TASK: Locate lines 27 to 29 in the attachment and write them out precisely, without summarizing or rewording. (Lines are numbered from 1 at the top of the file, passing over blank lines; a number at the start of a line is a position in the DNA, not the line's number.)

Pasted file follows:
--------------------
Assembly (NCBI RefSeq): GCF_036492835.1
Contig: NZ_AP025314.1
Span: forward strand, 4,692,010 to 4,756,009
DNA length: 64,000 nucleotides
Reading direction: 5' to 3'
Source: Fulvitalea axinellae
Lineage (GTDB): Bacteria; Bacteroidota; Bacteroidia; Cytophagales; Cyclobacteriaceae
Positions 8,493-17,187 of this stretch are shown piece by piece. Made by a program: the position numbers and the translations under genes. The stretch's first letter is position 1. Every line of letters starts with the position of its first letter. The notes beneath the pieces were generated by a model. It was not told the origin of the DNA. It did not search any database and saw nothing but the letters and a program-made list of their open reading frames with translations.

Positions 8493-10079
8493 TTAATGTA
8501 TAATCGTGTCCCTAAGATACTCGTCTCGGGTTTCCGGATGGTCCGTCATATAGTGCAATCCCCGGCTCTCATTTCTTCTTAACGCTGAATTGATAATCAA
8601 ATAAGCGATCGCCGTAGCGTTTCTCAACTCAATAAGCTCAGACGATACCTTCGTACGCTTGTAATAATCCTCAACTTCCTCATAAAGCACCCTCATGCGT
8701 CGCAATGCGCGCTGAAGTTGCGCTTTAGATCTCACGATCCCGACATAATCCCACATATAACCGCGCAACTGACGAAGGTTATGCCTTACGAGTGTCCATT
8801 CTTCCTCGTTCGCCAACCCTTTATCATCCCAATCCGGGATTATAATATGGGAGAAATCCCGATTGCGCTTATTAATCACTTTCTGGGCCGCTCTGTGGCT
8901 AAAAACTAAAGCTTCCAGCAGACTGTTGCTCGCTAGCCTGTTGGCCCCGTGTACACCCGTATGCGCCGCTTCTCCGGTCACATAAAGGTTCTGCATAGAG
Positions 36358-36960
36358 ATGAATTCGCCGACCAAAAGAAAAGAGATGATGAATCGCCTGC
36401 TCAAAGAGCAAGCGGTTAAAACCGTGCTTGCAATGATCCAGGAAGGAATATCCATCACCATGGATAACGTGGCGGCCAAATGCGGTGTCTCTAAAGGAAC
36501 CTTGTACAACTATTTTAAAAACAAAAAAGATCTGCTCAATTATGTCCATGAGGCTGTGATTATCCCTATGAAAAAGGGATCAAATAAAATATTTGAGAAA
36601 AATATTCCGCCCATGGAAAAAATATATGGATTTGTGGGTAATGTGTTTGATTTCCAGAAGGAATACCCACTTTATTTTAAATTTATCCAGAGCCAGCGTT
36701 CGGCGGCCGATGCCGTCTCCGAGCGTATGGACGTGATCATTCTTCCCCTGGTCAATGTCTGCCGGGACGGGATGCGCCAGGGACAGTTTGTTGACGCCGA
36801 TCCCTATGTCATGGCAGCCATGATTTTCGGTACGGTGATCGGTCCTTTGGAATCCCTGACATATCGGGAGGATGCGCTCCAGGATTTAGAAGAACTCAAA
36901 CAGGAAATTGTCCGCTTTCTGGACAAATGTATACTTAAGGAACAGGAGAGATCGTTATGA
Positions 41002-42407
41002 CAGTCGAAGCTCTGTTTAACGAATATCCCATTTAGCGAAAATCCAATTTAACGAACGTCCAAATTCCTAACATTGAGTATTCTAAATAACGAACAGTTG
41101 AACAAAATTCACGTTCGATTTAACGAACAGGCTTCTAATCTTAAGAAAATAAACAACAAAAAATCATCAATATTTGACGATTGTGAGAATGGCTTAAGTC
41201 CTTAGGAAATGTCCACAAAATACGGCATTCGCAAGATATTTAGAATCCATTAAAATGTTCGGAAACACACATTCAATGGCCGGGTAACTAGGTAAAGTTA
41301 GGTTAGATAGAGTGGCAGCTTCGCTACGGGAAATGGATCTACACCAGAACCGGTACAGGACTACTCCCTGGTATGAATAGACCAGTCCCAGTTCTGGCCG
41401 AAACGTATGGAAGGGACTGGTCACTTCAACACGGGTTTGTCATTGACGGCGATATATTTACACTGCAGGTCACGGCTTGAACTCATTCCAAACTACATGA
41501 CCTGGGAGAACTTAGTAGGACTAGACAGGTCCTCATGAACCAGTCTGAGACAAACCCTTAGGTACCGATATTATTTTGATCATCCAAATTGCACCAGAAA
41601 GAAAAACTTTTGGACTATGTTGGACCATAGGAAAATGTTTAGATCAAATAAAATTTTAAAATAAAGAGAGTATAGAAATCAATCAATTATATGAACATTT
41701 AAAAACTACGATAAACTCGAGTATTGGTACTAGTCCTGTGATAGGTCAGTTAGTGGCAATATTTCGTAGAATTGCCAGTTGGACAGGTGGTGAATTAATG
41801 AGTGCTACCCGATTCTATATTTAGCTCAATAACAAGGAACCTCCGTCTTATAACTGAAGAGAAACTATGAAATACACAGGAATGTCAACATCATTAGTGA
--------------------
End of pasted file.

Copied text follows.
41201 CTTAGGAAATGTCCACAAAATACGGCATTCGCAAGATATTTAGAATCCATTAAAATGTTCGGAAACACACATTCAATGGCCGGGTAACTAGGTAAAGTTA
41301 GGTTAGATAGAGTGGCAGCTTCGCTACGGGAAATGGATCTACACCAGAACCGGTACAGGACTACTCCCTGGTATGAATAGACCAGTCCCAGTTCTGGCCG
41401 AAACGTATGGAAGGGACTGGTCACTTCAACACGGGTTTGTCATTGACGGCGATATATTTACACTGCAGGTCACGGCTTGAACTCATTCCAAACTACATGA